Thursday, December 1, 2011

Detailed Description of Functional Movements

Detailed Description of Functional Movements

Squat: Stand with your legs hip-­‐width apart, and squat down by pushing your hips back just like you are sitting down in a chair. Keep your knees behind your toes, and push your knees out so they do not bend inward. Keep your chest up. Go as deep as you comfortably can, trying to squat down to a depth where the crease of your hip is below the parallel of your knee.

One-­‐legged squat (also called “pistol”): Balancing on one leg with the other one lifted slightly off the floor, squat down without letting your other leg touch the floor. Just like regular squats, keep your knee behind your toe. This requires a tremendous amount of balance and strength, so if you can’t do it on your own, try doing it next to a pole. Stand with the pole on the same side as the leg you are balanced on. Squat down as far as you can on your own, then hold the pole to go down to the bottom of your squat. Use the pole if needed to pull your body back up.

Jumping squat: Interlock your hands behind your head, and perform a squat (see above for proper form on squats). From the bottom of the squat, jump up until your feet leave the ground.

Push-­‐up: Lay on your stomach on the floor, hands next to your shoulders, and push yourself to a “plank” position, with your arms locked out and your body perfectly straight. Make sure your behind is not sagging to the floor, and also not sticking up in the air. If you cannot do this movement on your toes, bend your knees and do knee push-­‐ups. The same form applies for toe and knee push-­‐ups.

Plank: With your body in the same position as a push-­‐up, lower yourself down so you are resting on your forearms/elbows and hold this movement for 30 seconds to 1 minute. Just like the push-­‐up, your body should stay perfectly straight from your shoulders all the way to your feet. Your behind should not be sagging to the floor or sticking up in the air.

Handstand push-­‐up: Find a wall, and kick up to a handstand with your back against the wall. Bend your elbows and lower your body as far as you can, then push back up until your arms are locked out at the top. If you cannot go all the way to the ground, go as far as you can—you can stack something under your head to shorten the distance you have to lower your body down while you build up strength. If you still cannot do that movement, you can scale it further. Find a box (or a chair, or even your couch) that is 16-­‐24 inches off the ground. Put your knees on the edge of the box, and lower yourself down onto your hands. Try to keep your hands as close to the box as possible so you are simulating a “handstand” where your body is above your arms (this should not look the same as a push-­‐up position, where your body is facing downward). Bend your elbows and lower yourself down until your head touches the floor, then push back up until your arms are locked out.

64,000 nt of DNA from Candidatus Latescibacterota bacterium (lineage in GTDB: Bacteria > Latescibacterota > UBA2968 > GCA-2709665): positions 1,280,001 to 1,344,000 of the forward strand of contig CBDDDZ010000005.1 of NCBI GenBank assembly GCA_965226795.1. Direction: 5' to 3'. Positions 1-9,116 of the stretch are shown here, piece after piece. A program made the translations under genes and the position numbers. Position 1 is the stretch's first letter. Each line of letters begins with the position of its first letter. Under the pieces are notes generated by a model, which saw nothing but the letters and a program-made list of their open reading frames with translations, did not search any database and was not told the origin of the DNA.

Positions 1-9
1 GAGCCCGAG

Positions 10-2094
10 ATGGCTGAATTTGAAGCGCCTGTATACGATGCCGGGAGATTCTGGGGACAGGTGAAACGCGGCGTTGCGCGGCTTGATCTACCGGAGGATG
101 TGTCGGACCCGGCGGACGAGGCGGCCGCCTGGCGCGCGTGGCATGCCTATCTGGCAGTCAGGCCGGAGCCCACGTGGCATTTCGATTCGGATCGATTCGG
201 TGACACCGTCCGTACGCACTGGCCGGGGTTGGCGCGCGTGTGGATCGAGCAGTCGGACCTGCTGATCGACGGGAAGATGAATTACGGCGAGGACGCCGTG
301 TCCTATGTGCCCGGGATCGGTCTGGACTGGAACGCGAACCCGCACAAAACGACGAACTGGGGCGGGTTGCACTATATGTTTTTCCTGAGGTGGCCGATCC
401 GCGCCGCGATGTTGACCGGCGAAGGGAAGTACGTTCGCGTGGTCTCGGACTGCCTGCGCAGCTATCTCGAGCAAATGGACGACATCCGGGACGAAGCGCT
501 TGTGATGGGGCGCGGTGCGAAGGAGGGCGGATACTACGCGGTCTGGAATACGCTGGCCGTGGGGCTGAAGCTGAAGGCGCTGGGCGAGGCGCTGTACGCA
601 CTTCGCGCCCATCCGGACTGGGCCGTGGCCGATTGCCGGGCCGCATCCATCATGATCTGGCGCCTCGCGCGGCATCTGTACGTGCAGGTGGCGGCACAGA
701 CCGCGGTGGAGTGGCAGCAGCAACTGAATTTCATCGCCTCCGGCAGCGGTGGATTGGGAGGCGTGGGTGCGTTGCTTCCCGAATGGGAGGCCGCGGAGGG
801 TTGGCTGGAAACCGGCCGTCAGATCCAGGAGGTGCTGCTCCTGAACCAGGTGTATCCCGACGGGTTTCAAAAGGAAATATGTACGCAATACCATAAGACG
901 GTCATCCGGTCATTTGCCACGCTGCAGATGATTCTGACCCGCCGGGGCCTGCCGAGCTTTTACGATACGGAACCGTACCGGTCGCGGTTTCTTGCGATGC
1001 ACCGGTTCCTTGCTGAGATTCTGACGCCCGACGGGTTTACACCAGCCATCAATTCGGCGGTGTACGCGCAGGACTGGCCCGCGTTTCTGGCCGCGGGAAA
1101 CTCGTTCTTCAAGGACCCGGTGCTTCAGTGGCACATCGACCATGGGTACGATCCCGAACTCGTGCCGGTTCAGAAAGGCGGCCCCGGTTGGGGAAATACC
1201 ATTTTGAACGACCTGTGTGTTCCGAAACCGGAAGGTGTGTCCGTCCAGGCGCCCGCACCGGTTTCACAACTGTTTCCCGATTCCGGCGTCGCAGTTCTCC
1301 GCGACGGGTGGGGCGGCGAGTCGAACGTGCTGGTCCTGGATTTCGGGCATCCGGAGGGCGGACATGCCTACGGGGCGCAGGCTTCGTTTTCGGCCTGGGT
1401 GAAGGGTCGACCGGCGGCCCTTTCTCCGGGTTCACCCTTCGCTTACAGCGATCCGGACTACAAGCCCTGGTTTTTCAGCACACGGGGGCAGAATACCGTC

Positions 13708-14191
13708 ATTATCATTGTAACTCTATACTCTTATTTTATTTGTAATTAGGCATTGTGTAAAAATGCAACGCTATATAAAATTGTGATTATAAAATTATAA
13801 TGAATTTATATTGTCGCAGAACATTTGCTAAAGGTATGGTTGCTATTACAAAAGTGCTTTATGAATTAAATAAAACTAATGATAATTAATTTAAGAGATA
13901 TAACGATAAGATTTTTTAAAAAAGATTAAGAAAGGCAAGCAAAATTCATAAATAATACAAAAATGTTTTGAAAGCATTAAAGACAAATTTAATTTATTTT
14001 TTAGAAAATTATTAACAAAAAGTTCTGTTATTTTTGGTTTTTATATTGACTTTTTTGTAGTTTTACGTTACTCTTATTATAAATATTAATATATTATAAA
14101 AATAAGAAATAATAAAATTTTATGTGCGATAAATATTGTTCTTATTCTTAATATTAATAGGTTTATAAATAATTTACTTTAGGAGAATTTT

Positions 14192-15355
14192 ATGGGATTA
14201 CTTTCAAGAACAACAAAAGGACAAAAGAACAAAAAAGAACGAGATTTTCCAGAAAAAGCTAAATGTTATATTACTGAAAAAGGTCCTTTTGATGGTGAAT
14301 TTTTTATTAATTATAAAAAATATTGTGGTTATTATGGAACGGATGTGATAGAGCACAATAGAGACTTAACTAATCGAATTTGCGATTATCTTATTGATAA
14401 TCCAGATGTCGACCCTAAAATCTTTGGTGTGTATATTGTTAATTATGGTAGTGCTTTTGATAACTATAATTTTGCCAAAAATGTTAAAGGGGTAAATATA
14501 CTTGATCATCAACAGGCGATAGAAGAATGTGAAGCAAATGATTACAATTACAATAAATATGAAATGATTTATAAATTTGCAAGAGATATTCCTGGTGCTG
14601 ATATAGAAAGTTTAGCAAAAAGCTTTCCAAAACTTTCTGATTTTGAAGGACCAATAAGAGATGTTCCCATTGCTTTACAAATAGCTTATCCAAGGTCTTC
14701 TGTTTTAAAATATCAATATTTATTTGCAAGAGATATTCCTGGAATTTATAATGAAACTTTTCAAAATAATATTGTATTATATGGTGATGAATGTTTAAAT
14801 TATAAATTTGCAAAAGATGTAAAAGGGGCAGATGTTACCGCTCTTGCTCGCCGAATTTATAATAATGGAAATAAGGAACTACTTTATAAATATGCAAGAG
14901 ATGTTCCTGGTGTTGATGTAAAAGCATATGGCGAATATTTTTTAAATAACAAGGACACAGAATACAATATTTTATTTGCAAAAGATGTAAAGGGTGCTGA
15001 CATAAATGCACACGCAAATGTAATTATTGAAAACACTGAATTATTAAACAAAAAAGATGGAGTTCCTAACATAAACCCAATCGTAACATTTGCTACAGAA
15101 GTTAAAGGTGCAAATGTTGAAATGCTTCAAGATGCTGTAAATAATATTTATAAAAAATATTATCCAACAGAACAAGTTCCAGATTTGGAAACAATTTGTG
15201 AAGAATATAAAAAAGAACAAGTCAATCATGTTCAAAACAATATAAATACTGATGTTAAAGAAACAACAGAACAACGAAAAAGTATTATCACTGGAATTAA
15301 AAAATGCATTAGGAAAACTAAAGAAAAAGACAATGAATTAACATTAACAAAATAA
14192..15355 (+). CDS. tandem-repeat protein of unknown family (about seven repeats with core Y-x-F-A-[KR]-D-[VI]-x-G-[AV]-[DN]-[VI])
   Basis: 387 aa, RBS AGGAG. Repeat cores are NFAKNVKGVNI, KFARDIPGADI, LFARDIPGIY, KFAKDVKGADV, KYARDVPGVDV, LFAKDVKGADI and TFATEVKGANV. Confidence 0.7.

Sit-­‐up: Lay on your back, and put the soles of your feet together with your knees facing outward (in a “butterfly” position—this position will ensure that you are using your stomach muscles instead of your leg muscles to perform the movement). Sit up until your body is perpendicular to the floor. If you cannot do it, try putting a small weight on your feet to balance you out, or have someone stand on your feet while you do it. Eventually you want to work up to being able to do it with no weight on your feet. If it hurts your lower back, find a small pad or rolled up towel to place under the small of your back while doing this movement.

Knees to Elbows: Find a bar high enough off the ground that your feet don’t touch. From a hanging position, bring your knees up until they touch your elbows. If you cannot bring your knees that high, bring them up as high as you can get them. If you cannot bring your knees up at all, or you have an injury that prevents you from hanging on the bar (i.e. a shoulder injury), lay on the floor with your hands above your head, next to something you can grip, and pull your legs off the floor until they are above your head. Keep your legs straight so you are using your core muscles, not your leg muscles.

Pull-­‐up/Jumping pull-­‐up: Grip the bar, and pull yourself up until your chin is above the bar. If you don’t have the strength to do that, place a stool or box under the bar tall enough that you can reach the bar with arms slightly bent. Using both your legs and your arms, jump until your chin is above the bar.

Jump rope: Remember elementary school? Yep, it’s the same kind of jump rope. Find a rope, and start jumping. You can do single skips, or skips with a small jump in between. As you get better, you can attempt to do “double unders,” where the rope passes under your feet twice each time you jump.

Ring Dips/Box Dips: If you have access to a set of rings or parallel bars, get on the rings/bars and dip down until your upper arm is parallel to the floor, then push back up until your arms are locked out. If you don’t have rings/parallel bars, use a box or bench, place your hands on the box/bench, fingers facing forward, bend your elbows and dip down until your biceps are parallel to the floor. If you can, put another chair, bench, or stool in front of you and place your feet on it so your legs are parallel to the floor. This will require you to use those core muscles to hold your body up.

Walking lunges: Take a big step, and bend your knee until your back knee touches the ground. On the front foot, keep your knee behind your toe. Stand up and repeat on the other side. For an added challenge, hold a weight above your head with your elbows straight (don’t bend them—it’s harder than it sounds!).